From Paris “Declaration on Aid effectiveness”
to Busan “Partnership for effective development cooperation”
The Paris Declaration on Aid Effectiveness endorsed in 2005, and the Accra follow-up meeting, state that national ownership and leadership are overarching factors for ensuring good development outcomes. The implication for the evaluation function is fundamental. The principle of ownership means that partner countries should own and lead their own country-led evaluation systems, while donors and international organizations should support sustainable national evaluation capacity development. The recent Busan High-level forum re-affirmed the above principles, while recognizing that the international development arena has changed significantly. As a result, new modalities such as South/South and triangular cooperation 1, and new stakeholders such as Civil Society Organizations (CSOs), have been explicitly recognized in the Busan’s Declaration on “Partnership for effective development cooperation”.
United Nations, UNICEF and National ownership and leadership in evaluation
The Busan’s principles are also supported by the United Nations. The UN General Assembly has requested “the UN system to pursue and intensify its efforts to strengthen evaluation capacities in programme countries”, “taking into account national conditions and ensuring respect for national ownership, strategies and sovereignty”.
UNICEF has been involved in national evaluation capacity development for many years, as national ownership and leadership are guiding principles informing UNICEF Evaluation Policy. UNICEF Executive Board is constantly requiring UNICEF to support evaluation capacity, including by strengthening CSOs’ capacities. As a result, UNICEF has been supporting national evaluation capacities in 129 countries. It does so in partnership with key stakeholders, notably partners such as governments, Voluntary Organizations of Professional Evaluators (VOPEs)2 and UN Country Teams. At global level, UNICEF has been co-chairing the UNEG Task Force on National Evaluation Capacity since its creation three years ago.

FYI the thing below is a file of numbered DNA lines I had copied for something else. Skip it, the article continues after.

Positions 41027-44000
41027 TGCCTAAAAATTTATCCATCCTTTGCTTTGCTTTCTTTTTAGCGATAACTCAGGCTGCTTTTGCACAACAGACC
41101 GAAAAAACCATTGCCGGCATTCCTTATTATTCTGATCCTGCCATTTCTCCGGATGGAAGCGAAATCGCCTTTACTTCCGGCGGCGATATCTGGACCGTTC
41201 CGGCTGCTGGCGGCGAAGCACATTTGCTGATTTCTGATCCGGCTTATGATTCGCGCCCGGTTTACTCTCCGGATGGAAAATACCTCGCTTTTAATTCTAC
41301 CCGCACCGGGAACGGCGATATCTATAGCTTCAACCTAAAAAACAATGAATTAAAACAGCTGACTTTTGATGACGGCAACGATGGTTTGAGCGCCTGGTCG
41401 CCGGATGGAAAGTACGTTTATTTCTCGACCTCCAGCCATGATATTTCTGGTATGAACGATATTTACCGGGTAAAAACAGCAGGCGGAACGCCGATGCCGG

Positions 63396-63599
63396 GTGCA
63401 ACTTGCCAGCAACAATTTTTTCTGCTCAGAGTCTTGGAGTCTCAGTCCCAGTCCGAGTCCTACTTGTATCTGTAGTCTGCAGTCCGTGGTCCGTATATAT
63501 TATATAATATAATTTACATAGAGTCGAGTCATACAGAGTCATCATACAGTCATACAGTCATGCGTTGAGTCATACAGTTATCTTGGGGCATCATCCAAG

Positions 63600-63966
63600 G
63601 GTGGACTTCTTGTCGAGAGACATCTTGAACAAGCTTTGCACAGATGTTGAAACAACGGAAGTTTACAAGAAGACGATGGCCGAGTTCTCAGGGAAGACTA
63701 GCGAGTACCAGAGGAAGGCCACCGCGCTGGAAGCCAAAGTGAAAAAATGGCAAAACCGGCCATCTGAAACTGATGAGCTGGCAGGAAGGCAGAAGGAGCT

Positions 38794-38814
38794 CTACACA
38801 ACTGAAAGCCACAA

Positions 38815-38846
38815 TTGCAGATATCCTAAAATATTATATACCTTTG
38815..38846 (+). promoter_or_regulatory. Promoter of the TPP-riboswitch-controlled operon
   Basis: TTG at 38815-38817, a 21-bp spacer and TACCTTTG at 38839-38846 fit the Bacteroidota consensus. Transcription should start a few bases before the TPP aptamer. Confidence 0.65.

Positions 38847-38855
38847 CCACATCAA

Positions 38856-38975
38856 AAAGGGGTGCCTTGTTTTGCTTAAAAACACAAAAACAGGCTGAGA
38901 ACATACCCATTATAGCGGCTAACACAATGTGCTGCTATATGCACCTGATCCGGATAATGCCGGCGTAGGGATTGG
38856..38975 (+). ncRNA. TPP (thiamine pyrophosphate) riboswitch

The role of Civil Society Organizations (CSOs) in National Evaluation Systems
In the last decades, members of both civil society and the private sector have been playing increasingly central and active roles in promoting greater accountability for public actions through evaluation. National and regional Voluntary Organizations of Professional Evaluators (VOPE) grew from 15 in the 1990s to more than 135 nowadays.3 The International Organization for Cooperation in Evaluation (IOCE), the association that identifies, links and supports VOPEs all over the world, was established in 2003 with the mandate to contribute to building evaluation leadership and capacity, especially in developing countries, foster the cross-fertilization of evaluation theory and practice around the world, address international challenges in evaluation, and assist the evaluation profession to take a more global approach to contributing to the identification and solution of world problems.
Along the lines of the recent Busan’s Partnership, CSOs can and should play a central role in advocating for transparency in the allocation and expenditure of public budget; accountability for the implementation of public policies; strengthening the demand for the use of evaluation to inform evidence-based policy making, and the capacities of qualified evaluators to produce credible and useful evaluations based on national and international evaluation standards.
An initiative to strengthen Country-led Evaluation Systems through wider partnership and use of innovation
The numbers of VOPEs are rapidly growing across countries.4 There is tremendous scope for exchanges of home-grown and country-driven solutions, ideas and experience to support capacity development in evaluation. In this context, EvalPartners aims to strengthen the evaluation capacities of CSOs through triangular cooperation and peer to peer support and mutual learning, and by taking advantage of new ICT technology to facilitate networking and learning.